Often, when a bunch of us meetup to eat, we do the standard Japanese or Chinese thing and to a lesser extent, near-fine dining. However, to change it up a bit, Bear suggested we go grab some Filipino cuisine. Well... that's easier said than done because the options are few in the GVRD. As I've said before, there are only a handful of Filipino restaurants and compared to the actual population, it is truly disproportionate. And as same as always, my Filipino friends remark that they merely just cook the food at home with often better results.
Well, since our group did not have any Filipino representation, the only way we could get it that night was Pinpin out on Fraser. To start off with a little bite, we got literal by ordering the Lumpia Shanghai (finger-size spring roll). These were hot and crispy with a balanced mix of pork and veggies. Although most of the pork was moist, there were a few pieces of bone and fat that were not that appealing. Next we had the 1/2 Fried Chicken. From its appearance, the skin looked to be quite crispy and in fact it was. However, the meat was pretty dry and not seasoned very much. Although not my personal favourite either, I like the one from Max's more since it is less dry and more flavourful.
We decided on ordering the large Crispy Pata, but when it arrived, our server proclaimed it was an extra large portion (for $1.00 more). I guess they were out of large pork hocks? Whatever the case, we enjoyed it as the meat was succulent and tender while well-seasoned. Of course the vinegary soy helped cut the heaviness and salt. As for the pork skin, it was fried up until super crunchy with the fat rendered. To even things out, we were got the Mixed Veggies. This stir-fry was nicely prepared where the veggies were vibrant in colour and firm to the bite. A subtle layer of starch-thickened sauce added a mild flavour to the veggies.
We couldn't decide which noodle dish to have, so we ordered both starting with the Pancit Miki Bihon. Although the vermicelli was a bit too soft for my liking, the whole plate was the beneficiary of good wok heat where the flavours caramelized and the moisture evaporated (and soaked up by the noodles). Adding more aroma was the plethora of garlic. As for the ingredients, the shrimp had a good snap while the veggies were still crisp. Our other noodle dish was the Pancit Palabok. It was pretty saucy (as usual) and soft as well. It had the trademark seafoodiness as well as a light pepperiness and sweetness.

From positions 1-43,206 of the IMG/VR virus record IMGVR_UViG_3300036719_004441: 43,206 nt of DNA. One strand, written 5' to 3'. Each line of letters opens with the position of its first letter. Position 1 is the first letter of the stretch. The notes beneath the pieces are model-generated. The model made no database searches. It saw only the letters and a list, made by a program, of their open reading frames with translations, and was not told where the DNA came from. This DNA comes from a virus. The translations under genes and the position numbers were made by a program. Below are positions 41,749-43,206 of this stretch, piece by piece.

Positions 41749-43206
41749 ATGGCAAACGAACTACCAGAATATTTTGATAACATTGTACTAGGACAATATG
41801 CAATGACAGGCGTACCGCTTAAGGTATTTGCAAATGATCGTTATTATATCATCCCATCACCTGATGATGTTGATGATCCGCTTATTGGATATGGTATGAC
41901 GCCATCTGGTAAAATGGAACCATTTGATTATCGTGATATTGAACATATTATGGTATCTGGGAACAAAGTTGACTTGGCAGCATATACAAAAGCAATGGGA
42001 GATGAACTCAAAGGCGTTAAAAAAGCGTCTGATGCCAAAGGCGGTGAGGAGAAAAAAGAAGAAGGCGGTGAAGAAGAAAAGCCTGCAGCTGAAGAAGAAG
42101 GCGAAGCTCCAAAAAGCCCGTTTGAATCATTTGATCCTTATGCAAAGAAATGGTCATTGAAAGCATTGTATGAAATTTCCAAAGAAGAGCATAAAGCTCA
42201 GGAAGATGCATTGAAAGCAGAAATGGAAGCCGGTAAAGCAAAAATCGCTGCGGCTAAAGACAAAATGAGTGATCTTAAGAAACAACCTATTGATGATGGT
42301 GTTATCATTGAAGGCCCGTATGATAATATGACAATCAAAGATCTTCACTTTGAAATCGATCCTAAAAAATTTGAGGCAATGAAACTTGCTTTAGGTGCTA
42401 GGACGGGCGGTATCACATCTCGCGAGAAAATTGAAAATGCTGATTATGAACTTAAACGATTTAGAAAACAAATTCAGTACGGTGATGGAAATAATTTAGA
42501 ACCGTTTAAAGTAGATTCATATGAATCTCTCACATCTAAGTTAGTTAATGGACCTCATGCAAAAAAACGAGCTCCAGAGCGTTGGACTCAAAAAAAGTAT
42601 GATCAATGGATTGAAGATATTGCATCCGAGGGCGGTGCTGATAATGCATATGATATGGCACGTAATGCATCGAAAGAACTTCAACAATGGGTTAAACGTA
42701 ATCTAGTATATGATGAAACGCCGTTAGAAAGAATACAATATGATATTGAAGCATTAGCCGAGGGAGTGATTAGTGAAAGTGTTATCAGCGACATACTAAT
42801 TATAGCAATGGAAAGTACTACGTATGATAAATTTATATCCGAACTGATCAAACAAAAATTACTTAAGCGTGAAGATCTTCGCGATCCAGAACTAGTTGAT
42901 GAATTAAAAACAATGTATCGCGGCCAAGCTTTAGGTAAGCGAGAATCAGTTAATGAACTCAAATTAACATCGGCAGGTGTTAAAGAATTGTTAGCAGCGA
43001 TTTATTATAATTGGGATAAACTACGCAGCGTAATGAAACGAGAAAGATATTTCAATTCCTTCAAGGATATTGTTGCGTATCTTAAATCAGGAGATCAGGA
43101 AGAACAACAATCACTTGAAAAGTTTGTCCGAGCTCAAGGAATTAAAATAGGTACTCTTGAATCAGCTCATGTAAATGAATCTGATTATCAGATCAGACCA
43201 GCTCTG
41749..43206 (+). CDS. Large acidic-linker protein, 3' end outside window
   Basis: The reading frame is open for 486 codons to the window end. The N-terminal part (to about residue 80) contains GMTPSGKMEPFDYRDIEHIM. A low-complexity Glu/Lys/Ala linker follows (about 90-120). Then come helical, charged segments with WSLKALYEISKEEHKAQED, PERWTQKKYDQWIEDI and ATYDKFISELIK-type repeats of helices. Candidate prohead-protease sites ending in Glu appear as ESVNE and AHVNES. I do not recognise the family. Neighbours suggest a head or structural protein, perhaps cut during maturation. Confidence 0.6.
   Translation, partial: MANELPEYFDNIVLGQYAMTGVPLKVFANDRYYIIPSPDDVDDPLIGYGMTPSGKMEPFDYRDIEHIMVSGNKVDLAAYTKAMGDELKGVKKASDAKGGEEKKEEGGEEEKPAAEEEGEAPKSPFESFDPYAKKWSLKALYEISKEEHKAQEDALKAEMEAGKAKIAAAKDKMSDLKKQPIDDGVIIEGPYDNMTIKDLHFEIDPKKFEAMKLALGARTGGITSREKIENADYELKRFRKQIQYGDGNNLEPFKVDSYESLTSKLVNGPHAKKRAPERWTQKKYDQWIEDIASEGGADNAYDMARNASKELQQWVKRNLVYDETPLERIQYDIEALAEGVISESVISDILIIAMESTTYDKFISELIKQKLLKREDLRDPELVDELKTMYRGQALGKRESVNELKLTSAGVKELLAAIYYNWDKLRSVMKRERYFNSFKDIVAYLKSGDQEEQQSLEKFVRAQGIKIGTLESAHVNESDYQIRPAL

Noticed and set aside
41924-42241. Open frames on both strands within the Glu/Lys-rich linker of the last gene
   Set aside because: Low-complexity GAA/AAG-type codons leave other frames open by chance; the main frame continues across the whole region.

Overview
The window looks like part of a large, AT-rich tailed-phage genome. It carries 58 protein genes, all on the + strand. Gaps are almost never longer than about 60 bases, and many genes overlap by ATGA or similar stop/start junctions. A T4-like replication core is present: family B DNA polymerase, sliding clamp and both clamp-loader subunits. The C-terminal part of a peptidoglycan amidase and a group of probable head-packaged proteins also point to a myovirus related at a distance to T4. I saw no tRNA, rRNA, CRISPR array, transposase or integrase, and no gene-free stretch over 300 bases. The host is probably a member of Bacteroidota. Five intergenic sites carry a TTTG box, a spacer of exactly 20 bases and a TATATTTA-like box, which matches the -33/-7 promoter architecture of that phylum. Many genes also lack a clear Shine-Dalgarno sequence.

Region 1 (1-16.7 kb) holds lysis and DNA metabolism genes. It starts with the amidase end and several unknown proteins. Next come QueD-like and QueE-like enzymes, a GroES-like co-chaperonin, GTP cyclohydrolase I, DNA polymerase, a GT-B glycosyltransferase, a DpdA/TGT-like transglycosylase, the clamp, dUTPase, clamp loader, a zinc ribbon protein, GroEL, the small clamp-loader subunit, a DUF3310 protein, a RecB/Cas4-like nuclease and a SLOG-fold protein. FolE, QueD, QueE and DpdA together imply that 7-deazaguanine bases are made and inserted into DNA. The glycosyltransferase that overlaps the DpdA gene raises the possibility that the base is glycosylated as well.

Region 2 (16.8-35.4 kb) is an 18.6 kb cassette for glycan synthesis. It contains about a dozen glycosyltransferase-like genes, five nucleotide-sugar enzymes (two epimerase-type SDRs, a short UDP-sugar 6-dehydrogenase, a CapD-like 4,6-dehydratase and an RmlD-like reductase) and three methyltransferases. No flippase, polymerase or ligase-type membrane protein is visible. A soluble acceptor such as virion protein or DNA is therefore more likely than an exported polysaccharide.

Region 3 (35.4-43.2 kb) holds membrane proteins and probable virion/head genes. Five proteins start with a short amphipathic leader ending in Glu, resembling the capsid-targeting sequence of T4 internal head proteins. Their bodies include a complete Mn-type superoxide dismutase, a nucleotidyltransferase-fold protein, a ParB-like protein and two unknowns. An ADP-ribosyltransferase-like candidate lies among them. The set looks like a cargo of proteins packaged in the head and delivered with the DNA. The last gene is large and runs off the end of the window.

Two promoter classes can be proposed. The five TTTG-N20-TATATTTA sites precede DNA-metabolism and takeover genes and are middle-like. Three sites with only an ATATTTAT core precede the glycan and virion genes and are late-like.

Of course we couldn't get out of their without getting the Chicken Adobo. This featured chicken thighs charred and topped with a thickened adobo sauce. For me, I felt it wasn't very impactful. I like my adobo on the vinegary side and this one was far too mild. Also, I wasn't too sure about the viscosity of the sauce, I much prefer a non-thickened version. The chicken was okay though being sufficiently tender with well-rendered skin. We were pretty stuffed, so we were on the fence about dessert. With Bear around, he literally tipped the scales and we ended up with 2 desserts including the Leche Flan. This was silky and thick where the carmelized flavours were smoky and sweet. Luckily we shared this as it was pretty rich.
We were inspired by the table beside us and their Grand Halo-Halo, so we ended up with a much smaller version with ube ice cream. Not shown in the picture were all the usual ingredients hidden underneath the ice. The combination of beans and palm fruit added texture in a chewy manner which was contrasted by the smooth ube and ice. This was a sweet end to a filling meal (we didn't even come close to finishing everything). Sure, some things could've been better and overall, Filipino food can be heavy, but considering the lack of options in Vancouver, Pinpin does the trick.
- Generous portions
- Lots of choice
- Decent eats
- Hurried service
- Tight seating